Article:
In this kind of high stakes environment, many companies are often willing to do whatever it takes to succeed, and the public just as often turns a blind eye toward their actions
When Uber’s head of business Emil Michael suggested that the company could go through the trash of critical journalists to dig up dirt on them — naming PandoDaily editor Sarah Lacy as a likely target — there was an appropriate uproar in the tech world. Pundits used the opportunity to unleash broader criticism of the ride-hailing giant’s business practices, and some users publicly vowed to delete their Uber app.
Michael, of course, would eventually apologize for what he had said, but the moment was revealing: Even in the ultra-competitive transportation space, there is still a line that people want businesses to follow, and Uber had crossed it.
The line that distinguishes between legitimate business practices and unethical behavior is hazier than the above incident may make it seem. The stakes are immense, after all, in the ride-hailing industry — it’s the high rollers table at the casino. Billions of dollars of venture capital are flowing into the space. There’s a war for market share in every city, state, and country that has roads to ride. And the space itself may be a gateway to other lucrative markets, as we have witnessed in Indonesia with Go-Jek branching out into everything from food delivery and digital payments to on-demand massages and e-health.
In this kind of high stakes environment, many companies are often willing to do whatever it takes to succeed, and the public just as often turns a blind eye toward their actions, chalking it up to entrepreneurial ambition.
But there is a line, and it’s important for us as a community to demarcate it, as recent news from Singapore illustrates. On June 28, 2018, ride-hailing platform Ryde announced that it had been hit by over 2,000 phantom bookings from 300 fake accounts, a loss representing S$50,000 for the company and its drivers.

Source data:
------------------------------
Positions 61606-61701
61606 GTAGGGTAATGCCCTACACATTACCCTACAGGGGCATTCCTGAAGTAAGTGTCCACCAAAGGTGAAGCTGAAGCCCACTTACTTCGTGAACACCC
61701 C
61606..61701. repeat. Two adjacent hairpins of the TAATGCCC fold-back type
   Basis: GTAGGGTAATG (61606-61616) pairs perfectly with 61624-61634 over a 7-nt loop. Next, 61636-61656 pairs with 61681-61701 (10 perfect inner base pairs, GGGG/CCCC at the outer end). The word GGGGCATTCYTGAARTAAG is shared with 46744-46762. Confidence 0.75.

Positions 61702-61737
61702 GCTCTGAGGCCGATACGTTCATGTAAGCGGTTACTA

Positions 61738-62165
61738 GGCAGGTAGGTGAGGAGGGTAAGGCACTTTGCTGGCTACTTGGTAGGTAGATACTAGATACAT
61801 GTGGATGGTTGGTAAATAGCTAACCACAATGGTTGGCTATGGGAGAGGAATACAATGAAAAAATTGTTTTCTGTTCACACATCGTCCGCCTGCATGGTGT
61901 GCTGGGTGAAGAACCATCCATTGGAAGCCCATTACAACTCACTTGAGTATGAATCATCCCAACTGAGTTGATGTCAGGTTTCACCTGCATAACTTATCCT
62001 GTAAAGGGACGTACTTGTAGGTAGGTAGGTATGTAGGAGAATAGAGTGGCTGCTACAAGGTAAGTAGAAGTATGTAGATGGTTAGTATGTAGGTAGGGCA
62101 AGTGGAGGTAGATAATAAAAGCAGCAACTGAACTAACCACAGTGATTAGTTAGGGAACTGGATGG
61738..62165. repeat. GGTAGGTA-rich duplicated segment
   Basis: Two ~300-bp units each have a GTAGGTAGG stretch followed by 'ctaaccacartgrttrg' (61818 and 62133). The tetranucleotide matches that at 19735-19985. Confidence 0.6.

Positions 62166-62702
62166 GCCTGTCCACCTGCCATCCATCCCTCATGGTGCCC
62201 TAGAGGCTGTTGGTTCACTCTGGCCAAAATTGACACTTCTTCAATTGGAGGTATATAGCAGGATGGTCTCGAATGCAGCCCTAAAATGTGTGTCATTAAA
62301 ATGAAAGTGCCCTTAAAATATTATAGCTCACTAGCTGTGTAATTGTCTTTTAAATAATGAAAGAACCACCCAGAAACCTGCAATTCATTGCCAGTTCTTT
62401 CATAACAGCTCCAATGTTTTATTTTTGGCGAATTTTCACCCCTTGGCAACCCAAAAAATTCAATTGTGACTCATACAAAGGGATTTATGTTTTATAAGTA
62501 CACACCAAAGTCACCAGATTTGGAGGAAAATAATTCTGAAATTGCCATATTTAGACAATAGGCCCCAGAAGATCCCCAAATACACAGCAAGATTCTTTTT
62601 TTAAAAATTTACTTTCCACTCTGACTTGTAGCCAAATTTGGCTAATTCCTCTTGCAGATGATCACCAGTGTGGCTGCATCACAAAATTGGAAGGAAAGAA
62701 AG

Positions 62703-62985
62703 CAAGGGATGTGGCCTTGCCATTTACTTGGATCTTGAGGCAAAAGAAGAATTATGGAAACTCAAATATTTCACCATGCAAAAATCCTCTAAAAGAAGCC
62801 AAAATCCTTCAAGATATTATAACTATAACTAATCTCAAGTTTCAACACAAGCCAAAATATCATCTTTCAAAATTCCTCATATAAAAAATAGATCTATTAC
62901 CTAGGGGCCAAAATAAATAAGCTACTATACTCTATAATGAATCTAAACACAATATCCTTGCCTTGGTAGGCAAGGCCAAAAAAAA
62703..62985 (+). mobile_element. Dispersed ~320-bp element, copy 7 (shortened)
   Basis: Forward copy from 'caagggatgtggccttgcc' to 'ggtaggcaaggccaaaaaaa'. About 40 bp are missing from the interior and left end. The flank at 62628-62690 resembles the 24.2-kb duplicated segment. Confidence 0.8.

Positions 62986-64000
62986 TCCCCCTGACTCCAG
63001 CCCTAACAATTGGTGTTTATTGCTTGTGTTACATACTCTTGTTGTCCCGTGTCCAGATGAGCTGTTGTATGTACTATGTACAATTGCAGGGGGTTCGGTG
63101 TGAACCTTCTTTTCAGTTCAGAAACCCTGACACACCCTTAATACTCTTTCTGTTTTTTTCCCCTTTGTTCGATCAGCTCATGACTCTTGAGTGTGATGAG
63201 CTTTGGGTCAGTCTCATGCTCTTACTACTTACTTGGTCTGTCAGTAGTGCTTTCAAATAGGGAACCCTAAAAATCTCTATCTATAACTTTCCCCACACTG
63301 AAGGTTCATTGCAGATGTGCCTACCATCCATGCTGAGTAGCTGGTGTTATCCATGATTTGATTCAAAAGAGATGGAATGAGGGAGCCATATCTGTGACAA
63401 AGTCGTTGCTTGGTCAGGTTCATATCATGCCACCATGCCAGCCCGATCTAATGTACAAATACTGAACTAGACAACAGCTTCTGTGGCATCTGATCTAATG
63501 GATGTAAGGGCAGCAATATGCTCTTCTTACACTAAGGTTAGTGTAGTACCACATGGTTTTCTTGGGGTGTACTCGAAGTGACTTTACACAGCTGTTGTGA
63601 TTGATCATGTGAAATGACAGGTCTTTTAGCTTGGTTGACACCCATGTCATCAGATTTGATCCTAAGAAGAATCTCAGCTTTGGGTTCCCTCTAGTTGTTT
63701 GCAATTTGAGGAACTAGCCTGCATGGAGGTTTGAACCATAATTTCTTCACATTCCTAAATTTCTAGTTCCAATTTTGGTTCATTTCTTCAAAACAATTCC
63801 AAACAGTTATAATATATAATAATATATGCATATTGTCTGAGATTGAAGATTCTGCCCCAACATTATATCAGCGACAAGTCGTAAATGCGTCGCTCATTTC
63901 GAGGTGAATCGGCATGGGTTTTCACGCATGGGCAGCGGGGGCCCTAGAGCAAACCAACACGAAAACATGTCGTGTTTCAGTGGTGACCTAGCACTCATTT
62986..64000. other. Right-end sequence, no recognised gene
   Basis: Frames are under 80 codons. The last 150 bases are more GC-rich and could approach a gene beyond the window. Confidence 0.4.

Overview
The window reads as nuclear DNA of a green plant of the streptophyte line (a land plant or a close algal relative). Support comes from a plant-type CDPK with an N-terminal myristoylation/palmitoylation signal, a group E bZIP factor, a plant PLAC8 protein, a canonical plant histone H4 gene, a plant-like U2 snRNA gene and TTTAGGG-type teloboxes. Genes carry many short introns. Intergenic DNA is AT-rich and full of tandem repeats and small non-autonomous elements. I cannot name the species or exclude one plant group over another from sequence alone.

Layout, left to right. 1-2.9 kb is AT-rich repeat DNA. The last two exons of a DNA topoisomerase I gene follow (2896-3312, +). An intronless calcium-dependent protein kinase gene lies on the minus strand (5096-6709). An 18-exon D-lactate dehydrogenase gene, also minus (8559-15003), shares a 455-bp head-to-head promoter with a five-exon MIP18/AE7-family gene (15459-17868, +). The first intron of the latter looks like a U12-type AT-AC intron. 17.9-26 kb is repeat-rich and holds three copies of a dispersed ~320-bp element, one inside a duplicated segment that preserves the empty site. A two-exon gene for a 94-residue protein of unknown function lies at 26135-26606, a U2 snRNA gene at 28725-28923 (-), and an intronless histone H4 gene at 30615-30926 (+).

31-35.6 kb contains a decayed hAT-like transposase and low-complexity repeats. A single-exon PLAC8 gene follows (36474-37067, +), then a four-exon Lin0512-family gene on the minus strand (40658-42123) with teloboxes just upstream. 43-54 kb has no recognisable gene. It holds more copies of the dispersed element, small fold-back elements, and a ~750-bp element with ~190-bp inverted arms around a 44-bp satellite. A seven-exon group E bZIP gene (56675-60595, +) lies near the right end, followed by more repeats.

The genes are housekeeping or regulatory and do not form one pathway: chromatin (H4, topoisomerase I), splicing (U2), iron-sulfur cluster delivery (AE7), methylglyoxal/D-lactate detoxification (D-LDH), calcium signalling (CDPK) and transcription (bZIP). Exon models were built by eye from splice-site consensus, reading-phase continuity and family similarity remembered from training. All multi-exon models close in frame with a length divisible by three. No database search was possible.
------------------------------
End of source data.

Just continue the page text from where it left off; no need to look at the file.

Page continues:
The overwhelming evidence points to the IP addresses of Grab as the source of these fake accounts, and if you understand the impact on Ryde’s overall business, you can start to see why they would want to create fake bookings. Outside the direct loss of the S$50,000, Ryde’s drivers waste time and money going to a pick-up location for passengers that will never come, and they ultimately become wary about accepting trips on Ryde. In response to the phantom bookings, Ryde has filed a police report and also notified the relevant authorities, most notably the Competition and Consumer Commission of Singapore (CCCS).
Grab, for their part, has said they are investigating the reports. These official statements may make it seem as though Grab may have a few rogue employees who created the phantom bookings, but this could not further from the truth.
How do I know? Our taxi-hailing platform, Micab, which competes directly with Grab’s GrabTaxi and indirectly with their private car hailing services, has also been hit with a firestorm of phantom bookings, albeit with a slightly different modus operandi: After booking one of our cabs, then waiting as usual before canceling, our drivers will receive a call a few minutes later inviting them to a driver’s orientation for Grab.
If this occurred one or two times, you could easily dismiss it to coincidence — perhaps Grab obtained the driver’s number through some under means — but it’s happened several thousand times. The prepaid phone numbers that call our drivers are also sequential, suggesting they were purchased by a single entity at one time.
That Ryde experienced phantom bookings in Singapore, and we are experiencing phantom bookings in the Philippines, suggests a company-wide practice in action, if proven true (in addition to our own investigation, we are submitting our findings to relevant authorities like Ryde): Grab believes it’s fair business practice to create dummy accounts, lure drivers to locations where no passenger will ever come, waste their time and money, and even jeopardise their safety as they idle at pick-up points, all in the name of competition.
Grab’s tactics may be somewhat understandable if they were the scrappy upstart, but they’re not. Due to their merging with Uber in Southeast Asia, Grab is facing investigations for anti-competitive and antitrust behavior in nearly every market it operates in. In other words, Grab is the 800-pound gorilla in the room, and like Microsoft in the late 1990s, it looks like it is willing to do anything, even skirt the lines of ethical behavior, to keep its market share. The very reason it can invest man-hours into these fake accounts and phantom bookings is precisely because it is so large.
I write this op-ed not as a way to shame Grab, but as a call to everyone in the ride-hailing space across Southeast Asia. Even if our products may differ, we all entered into this arena for the same reason: We want to provide a better solution for our region’s passengers and drivers. We need to keep that mission in mind as we try to grow our businesses: The line between legitimate business practices and unethical behavior is the point at which we negatively impact even a single passenger or driver on our own accord.
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